Making accurate dental impressions when faced with anatomical challenges: mandibular tori

May 21, 2014
Getting an impression right the first time saves time and money. The unique properties of the impression material you use can aid in making that accurate impression, especially when faced with anatomical challenges such as mandibular tori. Dr. Marshall D. Fagin takes you through a step-by-step technique guide using Ivoclar’s new Virtual XD wash materials.

The dental impression provides the critical information needed for predictable long-term outcomes and time-savings at time of delivery. The unique properties of the impression material you use can aid in making that accurate impression, especially when faced with anatomical challenges such as mandibular tori. In the case discussed in this article, it was decided to try the new Virtual XD wash materials with thixotropic properties that made capturing an accurate impression both efficient and precise, providing the extra definition needed to read the margins, while releasing over the tori when removed. Properly designing a customized disposable tray can play an important role.

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When using a heavy/light dual-phase impression technique
Firstselect an impression tray and evaluate the fit. Heat the plastic tray to modify as needed, such as below in Fig. 1 to avoid mandibular tori interference with the tray. Also add wax where needed for extension or filling in of the palate on the upper arch as a tray seating stop and to equalize relief for impression accuracy. Apply tray adhesive ahead of the appointment to all areas that will come into contact with the impression material. This provides time to dry for better adhesion. Load two cartridge dispensers, one with Virtual XD wash material and one with Virtual XD tray material. For the upper arch, consider Damit from Affordable Dental Products, to control palatal flow of the material and prevent gagging (Fig. 2). The Virtual Mixer for 380 ml cartridges is a great alternative to traditional hand dispensers for tray material, is much easier on your assistants, and helps create consistency in timing loading of the tray. When all cartridges are being loaded, make sure you bleed the cartridge to verify an even flow of base and catalyst prior to applying the mixing tip. Not bleeding it could cause an uneven amount of base and catalyst and cause the impression not to set properly.

Fig. 1: Heating and fitting tray to model.

Fig. 2A: Customized upper tray with Damit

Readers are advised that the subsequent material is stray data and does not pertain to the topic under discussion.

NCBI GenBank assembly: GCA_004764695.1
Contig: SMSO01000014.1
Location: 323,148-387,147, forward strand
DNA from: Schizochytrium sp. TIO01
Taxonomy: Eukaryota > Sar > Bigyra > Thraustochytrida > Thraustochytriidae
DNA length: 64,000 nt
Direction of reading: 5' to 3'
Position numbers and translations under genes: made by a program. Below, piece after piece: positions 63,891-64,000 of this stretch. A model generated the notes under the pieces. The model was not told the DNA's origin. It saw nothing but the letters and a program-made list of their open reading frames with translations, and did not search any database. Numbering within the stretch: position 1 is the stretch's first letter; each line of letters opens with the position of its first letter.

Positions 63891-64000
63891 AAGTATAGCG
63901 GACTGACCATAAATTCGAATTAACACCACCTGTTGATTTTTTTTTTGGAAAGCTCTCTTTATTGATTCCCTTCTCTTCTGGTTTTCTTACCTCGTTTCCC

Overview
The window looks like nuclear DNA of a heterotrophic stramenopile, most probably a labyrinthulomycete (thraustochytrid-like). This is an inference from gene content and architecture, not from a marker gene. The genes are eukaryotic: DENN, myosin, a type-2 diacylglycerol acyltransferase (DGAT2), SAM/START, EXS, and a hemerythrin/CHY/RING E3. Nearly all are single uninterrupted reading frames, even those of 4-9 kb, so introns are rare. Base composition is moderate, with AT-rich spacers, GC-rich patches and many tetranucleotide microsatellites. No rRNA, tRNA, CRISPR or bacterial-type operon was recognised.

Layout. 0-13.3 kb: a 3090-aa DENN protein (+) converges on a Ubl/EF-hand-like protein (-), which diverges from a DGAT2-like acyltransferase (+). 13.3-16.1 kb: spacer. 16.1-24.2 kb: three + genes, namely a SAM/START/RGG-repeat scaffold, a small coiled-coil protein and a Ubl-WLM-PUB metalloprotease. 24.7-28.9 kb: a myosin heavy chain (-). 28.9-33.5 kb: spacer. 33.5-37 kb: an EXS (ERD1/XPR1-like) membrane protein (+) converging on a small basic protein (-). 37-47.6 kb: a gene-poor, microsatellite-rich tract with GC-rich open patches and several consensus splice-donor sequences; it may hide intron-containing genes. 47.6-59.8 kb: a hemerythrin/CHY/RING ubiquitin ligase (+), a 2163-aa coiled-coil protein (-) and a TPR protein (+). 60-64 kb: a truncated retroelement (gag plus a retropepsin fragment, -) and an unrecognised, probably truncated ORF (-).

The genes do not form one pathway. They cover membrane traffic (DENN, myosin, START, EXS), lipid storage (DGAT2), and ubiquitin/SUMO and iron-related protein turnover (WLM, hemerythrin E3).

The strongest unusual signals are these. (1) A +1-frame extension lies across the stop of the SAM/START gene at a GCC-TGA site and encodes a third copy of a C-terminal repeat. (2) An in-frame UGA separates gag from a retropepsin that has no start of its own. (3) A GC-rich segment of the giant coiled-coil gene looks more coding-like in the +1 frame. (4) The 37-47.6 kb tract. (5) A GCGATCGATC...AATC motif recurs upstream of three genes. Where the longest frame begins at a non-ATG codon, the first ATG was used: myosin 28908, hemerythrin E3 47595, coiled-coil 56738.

Fig. 2B: Customizing upper tray for open tray implant transfer and precise palatal positioning for implant screws.
Isolate and dry the area that is going to be impressed (Fig. 3). While extruding the wash material around the preparation, it’s important to keep the tip buried to prevent voids or air pockets. When extruded, the thixotropic properties of the wash material allows the material to stay on the preparation and not flow all over the patient’s mouth (Fig. 4).

Fig. 3: Dry the preparation area that is going to be impressed.

Fig. 4: Extruding Virtual XD onto the preparation and note thumb support and guidance for controlled rapid delivery.
Insert the tray far enough into the mouth so you can seat it straight up or down over the teeth (Figs. 5 and 6). When the tray material is placed, the material starts to penetrate and flow deep into the sulcus, capturing the necessary detail. Hold the tray in place for the minimum set time, which can range from 2-and-a-half minutes for fast set to 4-and-a-half minutes for regular set with this material. After the set time, check the material to verify the tray material has set and remove the tray very slowly, not from the handle, but rather first breaking posterior seal. This is especially important with double cord technique to avoid marginal tears from possible cord attaching to material.

Fig. 5:
Seating the tray intraorally.

Fig. 6: Hold the tray so no movement occurs during the set time.
Carefully inspect the impression with your magnifiers and overhead light or head lamp. Confirm all margins are readable (Figs. 7 and 8).

Fig. 7: Final impression

Fig. 8: Final impression

Virtual XD impressions maintain their dimensional stability for up to two weeks. All impressions should be rinsed, dried, and disinfected before sending them to the laboratory.

Marshall D. Fagin, DDS, is a prosthodontist in private practice in East Amherst, N.Y. He is an active member of the American Academy of Fixed Prosthodontics, the American College of Prosthodontists, and Alpha Omega International Dental Fraternity. He is an international lecturer and associate professor in the Department of Graduate Prosthodontics at SUNY at Buffalo School of Dental Medicine and has conducted several hands-on courses for dentists on “Anterior Esthetic Makeovers” at the school’s Esthetic Dentistry Education Center and for the University of Florida School of Dentistry’s Mastership Program. You may contact him by email at [email protected]. To learn more about Dr. Fagin’s tips and tricks for making a good impression, register for his upcoming webinar hereorhere. From tooth preparation to retraction cord and laser troughing techniques, details make for success when complimented by materials of choice.